Letters

Ridin’ the rails

August 13, 2020   ·   0 Comments

by BRIAN LOCKHART

With modern technology and everything that goes with it, society has really come to depend on speed. Not speed in terms of whipping down the highway at 150 kmh, but in terms of expecting everything to happen fast. Our attention span has become pretty short.

That explains why TV commercials are now 15 seconds long. No one pays attention after about ten seconds.

With everyone’s attention span being so short, I keep waiting to see concerts starting to wrap up after 30 minutes, or stage plays reduced to a series of brief skits rather that a three-act, two hour production.

I’m certainly guilty of being part of the short attention span syndrome.

I routinely watch YouTube videos or short productions on other streaming services.

You can watch live action news that takes less than a minute and skips the commercials and list of credits. You can watch your favourite scenes from classic movies.

Some smart movie makers have actually created entertaining short film series with characters they have created or borrowed, that are less than five minutes long.

Recently I broke with the usual pattern and watched a YouTube video that was 1 hour and 21 minutes in length, although admittedly I did fast forward at times.

The video was produced by a guy who went by the name of Stobe the Hobo.

I live next to the CP rail line and it is routine that you have to stop and wait for a train to pass. Never once in 19 years have I seen a hobo perched at the end of a caboose or waving from a box car.

And yet, Stobe the Hobo did ride that train past my house at one time, but I didn’t see him. I didn’t think there really were any hobos out there any more.

When you think of the hobo, the first thought that often comes to mind is the 1930’s when men criss-crossed the country looking for work, and if caught by the railroad ‘bulls’, were given a sound beating with a billy club.

I have watched hobo videos in the past. There are guys out there who ride the rails strictly to make videos.

Stobe the Hobo became one of those guys. He had a large, but not huge, following of people who would watch his videos as he dodged the railway police, camped track-side, and caught a moving freight train for his next adventure.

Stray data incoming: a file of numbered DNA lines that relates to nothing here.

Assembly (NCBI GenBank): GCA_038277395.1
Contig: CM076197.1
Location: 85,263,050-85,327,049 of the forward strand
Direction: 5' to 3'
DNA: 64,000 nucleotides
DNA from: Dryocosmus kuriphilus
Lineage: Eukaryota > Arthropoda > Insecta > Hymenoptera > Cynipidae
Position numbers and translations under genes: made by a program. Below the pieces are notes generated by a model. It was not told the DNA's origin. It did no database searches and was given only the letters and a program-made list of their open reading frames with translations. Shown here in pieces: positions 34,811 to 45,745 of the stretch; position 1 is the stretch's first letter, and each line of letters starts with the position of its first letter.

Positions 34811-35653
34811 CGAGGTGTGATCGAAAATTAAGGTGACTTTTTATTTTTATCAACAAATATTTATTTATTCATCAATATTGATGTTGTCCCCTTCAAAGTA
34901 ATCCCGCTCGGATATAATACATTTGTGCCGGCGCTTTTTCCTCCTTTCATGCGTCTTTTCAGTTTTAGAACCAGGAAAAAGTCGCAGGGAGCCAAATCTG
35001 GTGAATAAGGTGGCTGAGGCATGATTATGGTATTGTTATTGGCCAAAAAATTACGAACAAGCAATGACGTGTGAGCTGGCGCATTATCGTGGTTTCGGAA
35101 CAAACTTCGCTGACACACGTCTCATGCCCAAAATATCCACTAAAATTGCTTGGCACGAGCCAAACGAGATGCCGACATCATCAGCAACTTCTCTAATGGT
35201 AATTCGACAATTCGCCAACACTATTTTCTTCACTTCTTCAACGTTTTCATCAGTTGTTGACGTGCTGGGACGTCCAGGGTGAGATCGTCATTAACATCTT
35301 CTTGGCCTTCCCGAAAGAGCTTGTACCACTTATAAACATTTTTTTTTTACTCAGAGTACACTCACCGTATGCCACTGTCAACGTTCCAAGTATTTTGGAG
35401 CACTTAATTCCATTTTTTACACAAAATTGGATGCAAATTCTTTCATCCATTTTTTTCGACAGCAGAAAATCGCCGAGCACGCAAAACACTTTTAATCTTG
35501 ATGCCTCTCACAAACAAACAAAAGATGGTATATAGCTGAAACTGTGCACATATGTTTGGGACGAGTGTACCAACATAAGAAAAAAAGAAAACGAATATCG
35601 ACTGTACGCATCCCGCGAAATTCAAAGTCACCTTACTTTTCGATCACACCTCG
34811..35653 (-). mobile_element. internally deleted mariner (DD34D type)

He was quite the character.

The video I watched detailed Stobe’s quest to ride a freight train from Vancouver to Toronto in what he called his ‘Canadian Adventure.’

Accompanied by his camera man, who was like the Teller to his Penn and didn’t speak, they had a nice ride through the mountains of British Columbia, before stopping at a few towns and seeing the sights.

The opening of the video showed the necessary supplies for being a hobo – that included three quarts of various beers. This became a featured part of the video.

In an interview several years ago, Stobe admitted that he had risked his life several times by either jumping aboard, or jumping off a moving train while in an alcoholic haze.

Poor Stobe couldn’t believe the price of beer in Vancouver when he was starting out. Several times in the video their main concern is finding more brew. They looked forward to visiting Ontario where they heard beer was cheap. That became another disappointment on the tour.

It was interesting to see an American’s reaction when visiting some of the northern towns where they ended up. He was quite impressed with the ‘castle style’ architecture in Kenora, of all places, although he again complained about the price of beer.

Apparently suds are dirt cheap in his home state of Colorado.

Stobe the Hobo, aka, James Stobie, wasn’t your run of the mill hobo. In addition to being a former Coast Guard sailor, he had a bachelor’s degree in music and composed and played the music for his videos.

The video ends with Stobe and his silent camera man arriving in Toronto, tucked into a small sitting area at the end of a rail car, then finally checking into a downtown hotel for a real night’s sleep and a shower.

It wasn’t until later when I read the comments section that I saw a note “RIP Stobe the Hobo” and a date.

Sure enough, Stobe the Hobo ‘caught the west bound’ in hobo speak, at age 33.

His body was found laying along some train tracks near Baltimore in 2017.

According to reports he was caught on a bridge as a train passed and it snagged his backpack, taking Stobe for one final ride.

Stobe the Hobo may be gone, but he left behind a legacy of videos that for some of us with short attention spans, are good for some late night entertainment that doesn’t require a lot of thought.



         

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